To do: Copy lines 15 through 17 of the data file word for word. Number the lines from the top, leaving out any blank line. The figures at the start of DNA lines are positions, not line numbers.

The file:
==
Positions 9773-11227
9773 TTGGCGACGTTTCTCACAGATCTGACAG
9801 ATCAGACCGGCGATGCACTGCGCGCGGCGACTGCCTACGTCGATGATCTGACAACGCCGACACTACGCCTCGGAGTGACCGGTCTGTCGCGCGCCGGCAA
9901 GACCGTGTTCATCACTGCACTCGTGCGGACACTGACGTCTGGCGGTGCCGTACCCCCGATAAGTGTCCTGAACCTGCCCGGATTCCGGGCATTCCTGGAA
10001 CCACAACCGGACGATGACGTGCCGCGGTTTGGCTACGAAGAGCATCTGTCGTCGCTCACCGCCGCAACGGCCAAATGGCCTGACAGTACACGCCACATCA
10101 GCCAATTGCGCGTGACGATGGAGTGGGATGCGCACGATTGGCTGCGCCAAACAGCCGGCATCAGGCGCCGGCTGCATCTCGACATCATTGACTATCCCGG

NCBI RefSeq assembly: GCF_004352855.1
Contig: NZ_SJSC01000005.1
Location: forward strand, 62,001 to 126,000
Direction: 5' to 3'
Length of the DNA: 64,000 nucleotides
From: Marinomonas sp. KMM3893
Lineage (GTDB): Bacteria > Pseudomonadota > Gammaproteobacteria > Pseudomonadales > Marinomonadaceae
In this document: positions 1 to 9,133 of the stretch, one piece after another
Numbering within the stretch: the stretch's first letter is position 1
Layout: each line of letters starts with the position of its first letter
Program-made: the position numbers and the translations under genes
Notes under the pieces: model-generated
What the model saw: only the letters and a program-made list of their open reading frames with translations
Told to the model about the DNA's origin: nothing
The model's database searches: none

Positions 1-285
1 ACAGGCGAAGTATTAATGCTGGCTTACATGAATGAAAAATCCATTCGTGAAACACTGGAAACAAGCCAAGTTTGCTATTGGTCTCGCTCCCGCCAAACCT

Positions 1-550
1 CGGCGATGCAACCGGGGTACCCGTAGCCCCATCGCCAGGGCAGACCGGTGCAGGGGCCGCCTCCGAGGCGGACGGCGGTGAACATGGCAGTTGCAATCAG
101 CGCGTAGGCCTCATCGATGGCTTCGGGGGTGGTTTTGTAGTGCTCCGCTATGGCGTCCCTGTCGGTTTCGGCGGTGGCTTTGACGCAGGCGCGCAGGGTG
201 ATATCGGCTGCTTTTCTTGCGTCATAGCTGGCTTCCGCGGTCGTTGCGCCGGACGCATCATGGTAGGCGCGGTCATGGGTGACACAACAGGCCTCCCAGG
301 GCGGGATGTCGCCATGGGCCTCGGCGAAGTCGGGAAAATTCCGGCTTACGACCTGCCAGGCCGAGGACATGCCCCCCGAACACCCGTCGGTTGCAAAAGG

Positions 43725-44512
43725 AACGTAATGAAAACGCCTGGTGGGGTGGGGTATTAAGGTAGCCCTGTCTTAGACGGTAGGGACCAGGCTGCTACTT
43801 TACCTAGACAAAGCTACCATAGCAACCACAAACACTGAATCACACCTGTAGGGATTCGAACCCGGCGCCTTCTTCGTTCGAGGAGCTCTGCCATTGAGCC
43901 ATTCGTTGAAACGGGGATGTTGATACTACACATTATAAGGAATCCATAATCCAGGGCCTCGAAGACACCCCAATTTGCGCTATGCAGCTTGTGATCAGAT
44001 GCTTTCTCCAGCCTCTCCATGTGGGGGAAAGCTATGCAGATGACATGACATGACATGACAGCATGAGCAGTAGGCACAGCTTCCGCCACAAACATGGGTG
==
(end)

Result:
Numbering within the stretch: the stretch's first letter is position 1
Layout: each line of letters starts with the position of its first letter
Program-made: the position numbers and the translations under genes